While there might also be mistake appears in the contract. A contract requires a meeting of the minds .In common mistake; both parties make the same mistake. Each knows the intention of the other and accepts it but each is mistaken about some underlying and fundamental fact. In mutual mistake, the parties misunderstand each other and are at cross purposes. Where the courts make a finding of mistake this will generally render the contract void from the beginning so it is as if the contract never existed. This represents an important distinction from voidable contracts. Where a contract is voidable, the contract exists and is valid until such time as the innocent party takes action to set the contract aside. Thus where there is a voidable contract a person acquiring goods under a contract will obtain good title to those goods. If a contract is void, no title passes. This distinction is most relevant where the goods have been sold on to a third party. A purchaser of the goods will acquire good title if the original contract was voidable, but will not obtain title if the contract is void.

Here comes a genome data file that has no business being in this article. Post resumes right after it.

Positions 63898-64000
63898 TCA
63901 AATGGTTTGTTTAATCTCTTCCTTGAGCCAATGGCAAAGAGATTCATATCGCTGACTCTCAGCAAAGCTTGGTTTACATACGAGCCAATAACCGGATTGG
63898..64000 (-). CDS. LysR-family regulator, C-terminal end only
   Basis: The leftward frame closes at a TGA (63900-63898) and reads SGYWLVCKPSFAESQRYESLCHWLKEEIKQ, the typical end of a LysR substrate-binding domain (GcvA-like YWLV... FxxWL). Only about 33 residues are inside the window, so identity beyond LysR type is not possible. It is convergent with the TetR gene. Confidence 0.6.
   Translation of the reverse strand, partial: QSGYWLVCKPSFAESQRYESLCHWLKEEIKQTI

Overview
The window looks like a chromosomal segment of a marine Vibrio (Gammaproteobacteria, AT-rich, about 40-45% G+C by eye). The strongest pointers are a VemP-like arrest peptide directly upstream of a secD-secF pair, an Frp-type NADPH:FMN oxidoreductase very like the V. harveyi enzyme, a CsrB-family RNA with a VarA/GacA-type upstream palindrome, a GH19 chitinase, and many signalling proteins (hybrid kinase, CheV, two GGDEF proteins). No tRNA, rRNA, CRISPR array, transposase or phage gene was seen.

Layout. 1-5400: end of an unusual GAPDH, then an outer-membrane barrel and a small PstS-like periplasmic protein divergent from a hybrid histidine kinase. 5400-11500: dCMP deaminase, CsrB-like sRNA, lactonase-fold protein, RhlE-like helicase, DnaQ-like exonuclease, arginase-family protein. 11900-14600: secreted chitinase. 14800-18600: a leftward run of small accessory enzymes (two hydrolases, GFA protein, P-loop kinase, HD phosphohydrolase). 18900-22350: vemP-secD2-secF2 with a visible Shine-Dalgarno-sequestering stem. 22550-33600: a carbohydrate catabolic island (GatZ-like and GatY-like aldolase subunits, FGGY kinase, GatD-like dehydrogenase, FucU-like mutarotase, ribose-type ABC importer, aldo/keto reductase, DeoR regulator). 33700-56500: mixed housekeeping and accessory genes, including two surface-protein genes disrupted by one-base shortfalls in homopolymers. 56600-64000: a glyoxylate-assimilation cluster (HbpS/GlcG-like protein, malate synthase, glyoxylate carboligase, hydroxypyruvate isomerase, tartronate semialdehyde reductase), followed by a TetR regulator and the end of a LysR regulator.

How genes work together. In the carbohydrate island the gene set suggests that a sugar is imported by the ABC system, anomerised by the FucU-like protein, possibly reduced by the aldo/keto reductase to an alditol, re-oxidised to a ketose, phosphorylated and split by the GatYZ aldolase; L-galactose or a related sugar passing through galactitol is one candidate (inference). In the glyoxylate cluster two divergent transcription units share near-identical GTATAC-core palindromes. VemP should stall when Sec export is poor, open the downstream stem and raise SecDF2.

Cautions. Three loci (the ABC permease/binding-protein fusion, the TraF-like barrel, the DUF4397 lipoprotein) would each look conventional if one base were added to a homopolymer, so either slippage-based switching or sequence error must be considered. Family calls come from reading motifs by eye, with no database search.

A misrepresentation is a false statement of fact or law which induces the representee to enter a contract. Where a statement made during the course of negotiations is classed as a representation rather than a term an action for misrepresentation may be available where the statement turns out to be untrue. The affect of a finding of misrepresentation is the contract is voidable i.e. the contract exists but may be set aside by the representee. The remedy available depends on the type of misrepresentation, but generally consists of rescission and or damages. The right to rescind the contract may be lost in some circumstances.